In an effort to address current issues specific to infection prevention in our specialty practice, SGNA has recently released a new set of standards. The “Standard of Infection Prevention in the Gastroenterology Setting” is a brand-new standard created to provide information not currently or minimally covered in SGNA’s current standards (such as standard precautions, bloodborne pathogens, environmental cleaning, staff attire, culture of safety, and responses to failure.) The “Standards of Infection Prevention in Reprocessing Flexible Gastrointestinal Endoscopes” is a revised standard which aims to address the concerns GI professionals have in regards to reprocessing flexible gastrointestinal endoscopes, such as expectations of reprocessing staff and management responsibilities, the steps in reprocessing and rationale for their use, and quality assurance. You can find the full standards on the SGNA website, but to start out, we’ve broken down the top three things you should keep in mind.
1. There are many factors that go into infection prevention.
From details about the endoscope itself (design, model, scratches, etc.) to personnel handling the endoscope (education, familiarity with equipment, training, time constraints, etc.) to the environment (facility layout and amenities, budget for proper equipment, etc.), there are many things to take into account when following standards for infection prevention and endoscope safety. Be sure you are addressing not only the endoscope but also the adequate competency and education of all staff handling the endoscopes.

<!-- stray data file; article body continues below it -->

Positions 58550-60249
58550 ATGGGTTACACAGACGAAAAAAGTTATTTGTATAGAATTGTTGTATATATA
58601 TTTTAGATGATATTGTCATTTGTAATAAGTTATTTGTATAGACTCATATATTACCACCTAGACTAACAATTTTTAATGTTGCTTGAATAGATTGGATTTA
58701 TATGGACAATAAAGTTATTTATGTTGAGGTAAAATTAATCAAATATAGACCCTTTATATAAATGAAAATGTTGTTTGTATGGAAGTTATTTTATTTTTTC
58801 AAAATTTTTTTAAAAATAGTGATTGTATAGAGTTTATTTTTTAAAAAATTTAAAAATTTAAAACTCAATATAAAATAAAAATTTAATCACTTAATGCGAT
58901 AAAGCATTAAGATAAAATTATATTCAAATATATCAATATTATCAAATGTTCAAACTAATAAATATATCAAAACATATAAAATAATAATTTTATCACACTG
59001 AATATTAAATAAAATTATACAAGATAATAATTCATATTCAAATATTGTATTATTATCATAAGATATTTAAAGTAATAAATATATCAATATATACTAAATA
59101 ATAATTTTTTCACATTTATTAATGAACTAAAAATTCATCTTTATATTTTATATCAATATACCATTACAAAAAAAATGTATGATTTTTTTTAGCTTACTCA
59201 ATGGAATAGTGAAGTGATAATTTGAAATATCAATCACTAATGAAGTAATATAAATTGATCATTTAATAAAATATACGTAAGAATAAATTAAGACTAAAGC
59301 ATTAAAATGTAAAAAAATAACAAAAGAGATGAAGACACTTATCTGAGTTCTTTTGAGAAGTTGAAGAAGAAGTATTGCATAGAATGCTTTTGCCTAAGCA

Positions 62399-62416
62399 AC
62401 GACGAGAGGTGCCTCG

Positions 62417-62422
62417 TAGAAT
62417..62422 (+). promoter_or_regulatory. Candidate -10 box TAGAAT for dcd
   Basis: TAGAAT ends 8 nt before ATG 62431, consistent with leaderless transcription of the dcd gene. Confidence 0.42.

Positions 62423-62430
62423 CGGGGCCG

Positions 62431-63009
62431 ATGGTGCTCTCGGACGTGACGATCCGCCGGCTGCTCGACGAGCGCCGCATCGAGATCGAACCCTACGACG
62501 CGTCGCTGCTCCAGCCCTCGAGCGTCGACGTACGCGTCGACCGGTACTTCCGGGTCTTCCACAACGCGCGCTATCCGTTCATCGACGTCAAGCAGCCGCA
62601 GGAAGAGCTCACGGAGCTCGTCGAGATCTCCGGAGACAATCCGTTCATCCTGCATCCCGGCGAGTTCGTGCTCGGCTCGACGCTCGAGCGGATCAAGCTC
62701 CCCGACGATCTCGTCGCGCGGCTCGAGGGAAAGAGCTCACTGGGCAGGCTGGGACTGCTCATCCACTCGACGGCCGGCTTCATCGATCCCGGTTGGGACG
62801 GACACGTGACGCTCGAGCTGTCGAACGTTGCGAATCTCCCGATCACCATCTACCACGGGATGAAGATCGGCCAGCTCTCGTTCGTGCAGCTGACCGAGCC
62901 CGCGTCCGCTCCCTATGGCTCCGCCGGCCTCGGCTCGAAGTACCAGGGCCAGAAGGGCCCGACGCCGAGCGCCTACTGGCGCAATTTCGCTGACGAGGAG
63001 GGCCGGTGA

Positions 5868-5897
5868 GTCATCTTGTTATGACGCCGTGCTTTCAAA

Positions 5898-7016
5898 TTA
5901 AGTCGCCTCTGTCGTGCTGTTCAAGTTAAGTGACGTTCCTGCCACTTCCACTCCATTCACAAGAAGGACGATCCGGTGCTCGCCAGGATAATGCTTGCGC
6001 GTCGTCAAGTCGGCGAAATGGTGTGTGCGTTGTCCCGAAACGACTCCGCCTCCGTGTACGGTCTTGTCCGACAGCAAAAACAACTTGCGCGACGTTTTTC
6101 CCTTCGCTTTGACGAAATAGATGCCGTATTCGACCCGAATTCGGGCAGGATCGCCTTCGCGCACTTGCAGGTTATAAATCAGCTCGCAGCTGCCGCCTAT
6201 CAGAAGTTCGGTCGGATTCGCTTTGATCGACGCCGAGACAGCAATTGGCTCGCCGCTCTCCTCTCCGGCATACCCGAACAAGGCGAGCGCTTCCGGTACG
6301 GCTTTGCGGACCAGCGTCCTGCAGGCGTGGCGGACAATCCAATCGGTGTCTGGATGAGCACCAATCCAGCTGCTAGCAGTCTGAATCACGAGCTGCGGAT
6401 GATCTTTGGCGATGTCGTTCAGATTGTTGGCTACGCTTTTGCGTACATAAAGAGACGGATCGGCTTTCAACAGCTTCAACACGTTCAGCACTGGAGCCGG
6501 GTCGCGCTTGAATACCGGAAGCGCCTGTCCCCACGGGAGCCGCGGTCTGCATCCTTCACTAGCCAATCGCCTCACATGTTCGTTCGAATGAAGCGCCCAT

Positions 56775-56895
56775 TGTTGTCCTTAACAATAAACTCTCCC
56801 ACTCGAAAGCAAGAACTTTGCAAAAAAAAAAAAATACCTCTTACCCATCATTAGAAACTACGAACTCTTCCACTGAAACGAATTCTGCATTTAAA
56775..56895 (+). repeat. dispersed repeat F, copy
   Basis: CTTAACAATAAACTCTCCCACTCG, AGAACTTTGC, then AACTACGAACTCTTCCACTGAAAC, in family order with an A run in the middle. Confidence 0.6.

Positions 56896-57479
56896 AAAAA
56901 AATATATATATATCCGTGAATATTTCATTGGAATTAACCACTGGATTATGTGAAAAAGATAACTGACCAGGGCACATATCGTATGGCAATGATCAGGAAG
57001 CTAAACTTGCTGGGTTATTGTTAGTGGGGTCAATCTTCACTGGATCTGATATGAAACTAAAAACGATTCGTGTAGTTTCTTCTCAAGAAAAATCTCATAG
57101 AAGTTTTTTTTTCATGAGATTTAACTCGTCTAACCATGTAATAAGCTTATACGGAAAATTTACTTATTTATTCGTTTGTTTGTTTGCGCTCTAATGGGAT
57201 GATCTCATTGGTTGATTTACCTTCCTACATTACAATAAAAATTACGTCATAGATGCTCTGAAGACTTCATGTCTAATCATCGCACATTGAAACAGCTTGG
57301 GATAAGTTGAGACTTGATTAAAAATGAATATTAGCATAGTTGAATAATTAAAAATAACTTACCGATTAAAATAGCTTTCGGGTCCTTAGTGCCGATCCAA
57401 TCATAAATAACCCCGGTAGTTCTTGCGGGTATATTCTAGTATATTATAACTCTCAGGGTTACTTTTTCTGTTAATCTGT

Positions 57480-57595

2. Quality assurance is crucial to endoscope reprocessing success.
It is highly recommended that thorough documentation is maintained. This documentation should not only track vital patient information, but also information about the methods and equipment used to complete the reprocessing procedure. Be sure to include the model and serial number of each endoscopy and accessory used. By keeping careful and thorough records, any potential risks involving damaged or malfunctioning tools can be quickly identified and addressed.
3. There are important updates to reprocessing and storage procedures.
Reprocessing and storing endoscopes and other accessories are a vital part of infection prevention. Using the proper standards for reprocessing and storage can go a long way in preventing the spread of contaminants. One of the most important things to note is that reprocessing and storage should happen in a secure and clean area, physically separated from the patient procedure rooms . Be sure to read through these updated standards to ensure that your facility is following all (nine) recommended procedural updates.
The Standards for Infection Prevention document can be found on the SGNA website. Be sure to also register for upcoming SGNA webinars, which gives attendees the chance to ask specific questions, receive more tips and tricks, and can help further your staff’s understanding of important infection prevention standards.
SGNA is dedicated to the understanding and practice of infection prevention. Keep your eyes here on The Bottom Line for continued updates about safety standards, educational opportunities from SGNA and the latest from the field of gastroenterology.